Economy

The 24-hour economy will create opportunities for women – Prof. Opoku-Agyemang

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Professor Naana Jane-Opoku Agyemang, the running mate of the National Democratic Congress (NDC) in the upcoming elections, has noted that among many benefits, implementing the 24-hour economy policy holds promising prospects that will empower women and drive economic growth in communities.

She was speaking on the theme ‘Inspiring Social and Economic Inclusion: Women Thriving in the 24 Economy’ at the University of Cape Coast ahead of the 2024 International Women’s Day.

Professor Naana-Opoku Agyemang revealed that the NDC has other progressive policy proposals targeting women in the 24-hour economy which will be made known when the 2024 NDC Manifesto is launched.

“The good thing about this economic revolution is that Ghanaian women have been deliberately factored and included in the policy. We do not have any option but to adapt quickly to help keep our young men and women employed. It is for this reason that H.E John Dramani Mahama and the NDC are prepared to safeguard the women’s safety and encourage gender-friendly labor regulations and work environment to support us (women) to thrive in the 24-hour economy,” she stated.

She noted that markets are the link between manufacturers and consumers, a reason why H.E John Dramani Mahama is still emphatic on continuing the markets modernisation programme that began in Kotokoraba, Cape Coast and Kejetia, Kumasi, among other places.

Adding that: “It is in this light that the next NDC government promises to give an ultra-modern facelift to all our major markets as active enablers of an efficient 24-hour economy.”

She lamented that the “current socio-economic situation of Ghana continues to expose women to exclusion, discrimination, gender-based violence and harassment in an economy which has been deliberately redesigned by those currently in charge to serve their selfish interest while at the same time working against our collective aspirations and welfare.”

Widen employment scope and inclusion
She said the John Dramani Mahama’s 24-hour economy policy is about “..the Ghana where all of us thrive, and where all persons of working age have a fair opportunity to work, man or woman.

A productive economy that works around the clock to engage the skills and talents of our young people for sustainable development.”

With a meticulously planned implementation strategy, she believes the policy will introduce flexibility, providing avenues to integrate individuals currently outside the labour force but who are available to work. She emphasised that the policy will promote inclusivity, ultimately leading towards achieving economic independence.

She also expressed concern over the mass exodus of Ghana’s youth in search of better opportunities abroad, highlighting that a significant portion of Ghana’s highly educated, trained and skilled workforce comprises individuals leaving the country.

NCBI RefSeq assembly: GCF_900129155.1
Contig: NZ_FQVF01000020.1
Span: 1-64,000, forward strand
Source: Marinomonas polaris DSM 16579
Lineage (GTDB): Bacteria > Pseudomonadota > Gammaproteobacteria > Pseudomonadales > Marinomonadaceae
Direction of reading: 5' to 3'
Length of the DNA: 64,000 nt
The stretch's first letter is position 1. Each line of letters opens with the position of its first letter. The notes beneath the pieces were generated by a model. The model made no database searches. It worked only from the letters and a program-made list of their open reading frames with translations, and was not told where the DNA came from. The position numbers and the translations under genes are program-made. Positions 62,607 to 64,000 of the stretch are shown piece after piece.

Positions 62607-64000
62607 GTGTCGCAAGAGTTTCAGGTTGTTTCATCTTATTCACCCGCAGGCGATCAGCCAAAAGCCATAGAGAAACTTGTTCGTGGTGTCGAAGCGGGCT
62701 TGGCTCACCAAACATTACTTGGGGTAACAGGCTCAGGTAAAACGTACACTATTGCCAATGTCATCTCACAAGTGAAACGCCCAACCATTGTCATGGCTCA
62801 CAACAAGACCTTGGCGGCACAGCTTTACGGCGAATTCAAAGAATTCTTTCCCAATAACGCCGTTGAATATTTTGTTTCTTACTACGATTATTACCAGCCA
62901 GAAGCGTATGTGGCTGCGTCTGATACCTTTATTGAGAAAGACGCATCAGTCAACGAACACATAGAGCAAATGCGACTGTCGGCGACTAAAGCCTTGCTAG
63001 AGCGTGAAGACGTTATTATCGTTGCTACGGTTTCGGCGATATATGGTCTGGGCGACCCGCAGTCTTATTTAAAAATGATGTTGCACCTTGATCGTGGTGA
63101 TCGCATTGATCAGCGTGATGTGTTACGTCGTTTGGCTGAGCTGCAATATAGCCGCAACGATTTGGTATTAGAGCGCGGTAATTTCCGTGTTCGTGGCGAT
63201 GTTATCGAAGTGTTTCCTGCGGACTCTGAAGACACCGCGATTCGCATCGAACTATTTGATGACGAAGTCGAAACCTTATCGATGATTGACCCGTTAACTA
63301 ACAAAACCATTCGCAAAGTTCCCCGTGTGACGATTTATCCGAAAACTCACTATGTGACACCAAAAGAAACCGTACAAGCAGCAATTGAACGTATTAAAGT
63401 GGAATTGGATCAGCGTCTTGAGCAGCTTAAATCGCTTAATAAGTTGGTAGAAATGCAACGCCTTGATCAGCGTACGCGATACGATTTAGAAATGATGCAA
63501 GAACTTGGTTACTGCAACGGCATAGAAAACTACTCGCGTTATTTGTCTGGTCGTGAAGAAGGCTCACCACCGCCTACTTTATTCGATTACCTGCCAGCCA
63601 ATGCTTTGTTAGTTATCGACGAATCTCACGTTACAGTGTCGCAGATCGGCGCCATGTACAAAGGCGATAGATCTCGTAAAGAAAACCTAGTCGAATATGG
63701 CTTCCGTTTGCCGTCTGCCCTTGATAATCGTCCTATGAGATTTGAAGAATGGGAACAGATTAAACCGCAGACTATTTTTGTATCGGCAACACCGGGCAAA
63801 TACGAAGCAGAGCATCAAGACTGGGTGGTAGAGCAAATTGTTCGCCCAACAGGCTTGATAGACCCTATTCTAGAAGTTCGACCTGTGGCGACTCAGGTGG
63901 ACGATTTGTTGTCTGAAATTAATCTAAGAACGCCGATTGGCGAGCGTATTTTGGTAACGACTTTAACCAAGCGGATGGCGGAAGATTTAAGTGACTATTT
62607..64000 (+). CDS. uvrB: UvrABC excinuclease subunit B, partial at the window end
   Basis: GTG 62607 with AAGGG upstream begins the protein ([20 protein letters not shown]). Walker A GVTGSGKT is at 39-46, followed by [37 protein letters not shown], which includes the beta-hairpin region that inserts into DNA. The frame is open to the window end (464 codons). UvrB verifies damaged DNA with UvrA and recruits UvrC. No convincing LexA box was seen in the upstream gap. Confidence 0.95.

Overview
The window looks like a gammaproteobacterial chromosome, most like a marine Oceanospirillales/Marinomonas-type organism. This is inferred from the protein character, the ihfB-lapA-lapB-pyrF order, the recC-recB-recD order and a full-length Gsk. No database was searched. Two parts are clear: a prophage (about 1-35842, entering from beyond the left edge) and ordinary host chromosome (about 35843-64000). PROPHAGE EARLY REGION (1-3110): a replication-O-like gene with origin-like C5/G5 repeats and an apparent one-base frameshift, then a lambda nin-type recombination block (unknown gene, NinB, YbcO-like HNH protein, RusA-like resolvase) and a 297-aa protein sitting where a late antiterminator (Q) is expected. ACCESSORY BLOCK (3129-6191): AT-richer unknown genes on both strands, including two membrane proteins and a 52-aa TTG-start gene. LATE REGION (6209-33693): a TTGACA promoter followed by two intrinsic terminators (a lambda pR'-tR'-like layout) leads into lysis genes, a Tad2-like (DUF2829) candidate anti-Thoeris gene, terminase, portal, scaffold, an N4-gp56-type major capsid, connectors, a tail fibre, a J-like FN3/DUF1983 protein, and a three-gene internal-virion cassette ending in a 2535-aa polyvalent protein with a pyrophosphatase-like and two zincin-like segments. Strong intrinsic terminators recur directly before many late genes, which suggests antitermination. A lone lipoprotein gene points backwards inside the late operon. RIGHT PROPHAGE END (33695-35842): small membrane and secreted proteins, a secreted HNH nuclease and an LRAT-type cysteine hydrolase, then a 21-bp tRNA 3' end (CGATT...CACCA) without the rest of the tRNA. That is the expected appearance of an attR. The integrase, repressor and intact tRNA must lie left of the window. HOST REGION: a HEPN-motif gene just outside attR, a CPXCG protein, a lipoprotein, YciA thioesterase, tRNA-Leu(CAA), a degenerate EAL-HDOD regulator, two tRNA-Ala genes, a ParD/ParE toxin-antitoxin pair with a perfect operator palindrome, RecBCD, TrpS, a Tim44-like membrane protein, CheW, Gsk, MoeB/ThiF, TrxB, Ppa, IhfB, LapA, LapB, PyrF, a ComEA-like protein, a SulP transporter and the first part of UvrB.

“As the difficulty in getting decent jobs that are sustainable and provide income security heightens, we have witnessed young women and men in the banking sector wake up suddenly to no jobs due to the current government’s poor economic decisions. Young people and women have been waiting for far too long to get jobs after training and there is the growing fear that if nothing urgent is done, they will only be waiting forever to get employed,” she lamented.

International Women’s Day
She noted that this year’s theme— inspiring inclusion— perfectly underscores the unending and restless campaigns and advocacy anchored on the long-held values of deliberate involvement and participation by women in the socio-political and economic decision-making processes.

She commended all the various gender-based civil society organisations, progressive individuals and stakeholders in the country who have been at the forefront of the campaigns and advocacy seeking to realise a society that thinks about, involves and cares for women.

Stepping up the 24-hour conversation
During a panel discussion, a Professor of Finance at UCC, John Gatsi described the 24-hour economy as an intentional policy that could tackle economic challenges.

He stressed the importance of individuals who will be involved in this economy honing competitive and market-saving skills, given the less competitive production levels domestically.

Additionally, Prof. Gatsi underscored the need for leadership development, particularly among women, whose activities require scaling up within the 24-hour economy framework.

He emphasised that this shift presents an opportunity to focus on uplifting women and ensuring inclusivity.

“We need to continue to stay in the discussion about the 24-hour economy because if you don’t earn income, you cannot comfortably participate in the digital economy. So, we need a policy that will govern every effort of the country to increase the productive capacity of the country, providing jobs for the people,” he added.

Bashiratu Kamal, a gender specialist with the trade union, emphasised the importance of examining consumption patterns and existing markets to ensure the sustainability of the 24-hour economy policy. She suggested focusing on sectors of the economy with higher female employment rates and assessing the viability of the 24-hour economy for women in areas where their representation is lacking.

Prof. Akua Britwum, a professor of Labour and Human Resource Studies at the University of Cape Coast (UCC), emphasised the need for concerted efforts to eradicate stereotypes and discrimination women face across various sectors.

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